Violence in schools

Heinous crimes are being committed regularly in schools – even reputable ones where the scions of the rich and the well-to-do study. The victims are children. Murder, rape, sodomy are being committed with impunity. Sometimes corporal punishments are given by the teachers causing severe physical injury to the victims who have to be sent to hospital. A video has appeared which shows that an older child is boxing the ear of a younger child in a school. The victim lost his hearing. The latest horrific crime was committed in an elite school in Haryana where a seven-year-old child was found murdered with his throat slit open. After every such crime it is found that either the CCTV cameras were not working, or there was laxity in checking the entry of the outsiders or some part of a school wall or building had been broken and any outsider could trespass into the school without anyone being aware of it. In one school, a female child was made to stand in the man’s toilet for her ‘crime’ of not coming to the school in prescribed school uniform. If the girl had been molested there, who would have been held responsible? The teacher concerned, the headmaster or the owners?
Fixing the guilt in cases where the school authorities are involved becomes extremely difficult. In the Haryana school incident, some people have already approached the court for getting an anticipatory bail. It is in this school that a boy’s throat was slit. The police have arrested someone who is alleged to have confessed to his crime (sodomy). And now it has been found that he was a rank outsider who illegally entered the school through a broken wall without anyone being aware, for the sole purpose of abusing a child.  Usually in such cases the school authorities escape through legal loopholes by engaging a battery of eminent lawyers. Only someone in the menial staff is caught and punished. The fees that these schools charge are exorbitantly high. Therefore, there can be no excuses on their part for failing to ensure the safety of the children as long as they are in their charge. The Government – both at the Centre and in the States – will have to take a holistic view of the problem and force the school authorities to ensure that everything is done to protect the children in their charge. Any dereliction of duty on their part should be made culpable for them and deterrent and exemplary punishments should be given them.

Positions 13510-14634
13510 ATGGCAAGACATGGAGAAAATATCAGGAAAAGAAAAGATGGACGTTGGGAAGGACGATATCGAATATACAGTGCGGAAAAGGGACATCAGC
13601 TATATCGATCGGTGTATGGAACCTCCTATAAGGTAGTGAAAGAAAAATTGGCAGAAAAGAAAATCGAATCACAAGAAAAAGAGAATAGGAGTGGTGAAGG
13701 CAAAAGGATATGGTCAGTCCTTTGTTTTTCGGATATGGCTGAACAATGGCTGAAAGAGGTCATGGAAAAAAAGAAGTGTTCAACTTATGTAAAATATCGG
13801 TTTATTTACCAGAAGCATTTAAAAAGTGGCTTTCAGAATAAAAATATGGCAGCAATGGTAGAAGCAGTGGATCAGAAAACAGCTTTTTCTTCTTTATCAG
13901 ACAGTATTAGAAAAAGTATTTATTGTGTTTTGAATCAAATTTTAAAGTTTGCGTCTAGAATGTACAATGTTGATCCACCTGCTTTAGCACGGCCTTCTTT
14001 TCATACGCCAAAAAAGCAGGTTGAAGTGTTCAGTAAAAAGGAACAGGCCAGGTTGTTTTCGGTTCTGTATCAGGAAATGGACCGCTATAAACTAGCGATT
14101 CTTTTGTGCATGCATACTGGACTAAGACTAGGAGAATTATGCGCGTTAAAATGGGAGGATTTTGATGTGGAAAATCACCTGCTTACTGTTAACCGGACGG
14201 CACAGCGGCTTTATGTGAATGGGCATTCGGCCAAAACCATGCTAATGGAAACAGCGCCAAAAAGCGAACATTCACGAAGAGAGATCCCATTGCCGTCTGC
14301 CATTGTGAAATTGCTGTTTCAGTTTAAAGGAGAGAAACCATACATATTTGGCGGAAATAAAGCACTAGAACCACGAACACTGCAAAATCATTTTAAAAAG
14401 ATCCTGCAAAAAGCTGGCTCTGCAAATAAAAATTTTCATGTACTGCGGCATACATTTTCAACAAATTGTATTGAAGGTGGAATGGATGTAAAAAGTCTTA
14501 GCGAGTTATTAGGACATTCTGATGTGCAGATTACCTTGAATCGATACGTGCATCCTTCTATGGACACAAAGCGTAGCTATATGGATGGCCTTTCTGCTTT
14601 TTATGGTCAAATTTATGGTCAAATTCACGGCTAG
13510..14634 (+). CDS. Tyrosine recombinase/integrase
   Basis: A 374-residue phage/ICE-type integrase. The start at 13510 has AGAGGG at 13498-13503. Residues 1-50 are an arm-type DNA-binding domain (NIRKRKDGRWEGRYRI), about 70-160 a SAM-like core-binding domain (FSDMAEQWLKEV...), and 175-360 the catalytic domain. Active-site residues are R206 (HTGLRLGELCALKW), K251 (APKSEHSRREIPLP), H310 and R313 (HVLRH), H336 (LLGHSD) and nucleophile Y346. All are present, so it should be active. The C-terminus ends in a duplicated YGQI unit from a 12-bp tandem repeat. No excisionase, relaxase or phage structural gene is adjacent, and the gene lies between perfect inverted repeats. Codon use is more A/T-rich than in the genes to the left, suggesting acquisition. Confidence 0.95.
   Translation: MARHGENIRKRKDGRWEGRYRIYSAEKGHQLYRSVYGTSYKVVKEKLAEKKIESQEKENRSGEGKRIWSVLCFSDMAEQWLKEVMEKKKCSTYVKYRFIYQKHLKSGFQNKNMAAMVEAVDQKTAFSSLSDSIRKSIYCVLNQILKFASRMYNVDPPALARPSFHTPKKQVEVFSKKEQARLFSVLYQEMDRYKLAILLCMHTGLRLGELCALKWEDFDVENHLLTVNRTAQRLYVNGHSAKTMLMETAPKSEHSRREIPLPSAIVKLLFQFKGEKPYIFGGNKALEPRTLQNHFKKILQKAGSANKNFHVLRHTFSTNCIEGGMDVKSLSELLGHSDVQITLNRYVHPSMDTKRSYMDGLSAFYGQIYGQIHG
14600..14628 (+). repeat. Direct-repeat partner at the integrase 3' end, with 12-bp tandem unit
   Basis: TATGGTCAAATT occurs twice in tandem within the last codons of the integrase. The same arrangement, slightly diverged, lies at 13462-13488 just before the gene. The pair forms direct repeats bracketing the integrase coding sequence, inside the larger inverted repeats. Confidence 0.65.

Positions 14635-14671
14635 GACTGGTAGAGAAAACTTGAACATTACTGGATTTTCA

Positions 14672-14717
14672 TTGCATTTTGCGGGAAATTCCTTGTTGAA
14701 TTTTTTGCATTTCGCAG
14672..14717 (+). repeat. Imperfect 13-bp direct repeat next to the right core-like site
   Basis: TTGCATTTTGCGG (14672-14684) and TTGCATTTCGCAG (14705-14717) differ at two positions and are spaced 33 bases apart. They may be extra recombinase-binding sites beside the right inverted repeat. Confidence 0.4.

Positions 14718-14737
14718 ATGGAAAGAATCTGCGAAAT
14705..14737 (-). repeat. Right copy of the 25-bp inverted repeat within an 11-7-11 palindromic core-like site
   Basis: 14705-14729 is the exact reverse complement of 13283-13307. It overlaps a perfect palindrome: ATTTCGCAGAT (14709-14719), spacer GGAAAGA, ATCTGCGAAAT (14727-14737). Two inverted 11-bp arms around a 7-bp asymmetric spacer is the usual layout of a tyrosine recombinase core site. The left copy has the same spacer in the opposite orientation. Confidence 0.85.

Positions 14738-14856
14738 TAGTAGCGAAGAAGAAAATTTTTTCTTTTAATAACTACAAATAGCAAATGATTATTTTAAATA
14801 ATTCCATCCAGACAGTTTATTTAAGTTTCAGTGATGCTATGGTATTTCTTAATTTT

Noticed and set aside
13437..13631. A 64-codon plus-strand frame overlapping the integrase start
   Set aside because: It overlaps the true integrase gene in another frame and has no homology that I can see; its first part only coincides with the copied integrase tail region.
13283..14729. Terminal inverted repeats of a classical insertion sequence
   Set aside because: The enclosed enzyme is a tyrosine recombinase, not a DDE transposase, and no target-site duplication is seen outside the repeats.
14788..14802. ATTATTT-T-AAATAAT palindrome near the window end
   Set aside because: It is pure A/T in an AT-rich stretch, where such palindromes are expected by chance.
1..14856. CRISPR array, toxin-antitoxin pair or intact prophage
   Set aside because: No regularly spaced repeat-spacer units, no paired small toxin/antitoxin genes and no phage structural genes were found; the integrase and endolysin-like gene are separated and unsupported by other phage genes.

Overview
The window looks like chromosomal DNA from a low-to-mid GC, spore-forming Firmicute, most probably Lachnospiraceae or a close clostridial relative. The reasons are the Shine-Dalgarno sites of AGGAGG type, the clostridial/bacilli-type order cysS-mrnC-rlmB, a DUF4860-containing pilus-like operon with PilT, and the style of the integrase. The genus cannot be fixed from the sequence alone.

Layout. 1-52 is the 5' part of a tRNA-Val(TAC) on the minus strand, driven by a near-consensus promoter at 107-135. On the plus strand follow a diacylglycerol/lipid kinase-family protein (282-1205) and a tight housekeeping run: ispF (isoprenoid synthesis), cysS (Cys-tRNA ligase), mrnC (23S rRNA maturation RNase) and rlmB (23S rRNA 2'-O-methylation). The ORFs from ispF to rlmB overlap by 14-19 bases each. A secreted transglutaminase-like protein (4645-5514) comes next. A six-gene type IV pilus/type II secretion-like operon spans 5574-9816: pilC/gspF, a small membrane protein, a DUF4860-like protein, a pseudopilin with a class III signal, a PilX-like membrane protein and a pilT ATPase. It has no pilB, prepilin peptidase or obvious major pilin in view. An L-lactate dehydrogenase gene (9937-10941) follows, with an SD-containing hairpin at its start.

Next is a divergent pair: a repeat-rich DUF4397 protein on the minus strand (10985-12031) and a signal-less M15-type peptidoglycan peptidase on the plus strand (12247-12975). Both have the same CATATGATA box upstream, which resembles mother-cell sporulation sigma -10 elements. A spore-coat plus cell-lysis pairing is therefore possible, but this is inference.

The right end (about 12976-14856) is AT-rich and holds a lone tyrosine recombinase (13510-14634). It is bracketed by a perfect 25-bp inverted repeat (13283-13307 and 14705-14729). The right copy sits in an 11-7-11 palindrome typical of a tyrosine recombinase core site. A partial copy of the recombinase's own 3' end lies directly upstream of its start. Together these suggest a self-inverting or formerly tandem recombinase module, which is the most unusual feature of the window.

Monday, 11 September, 2017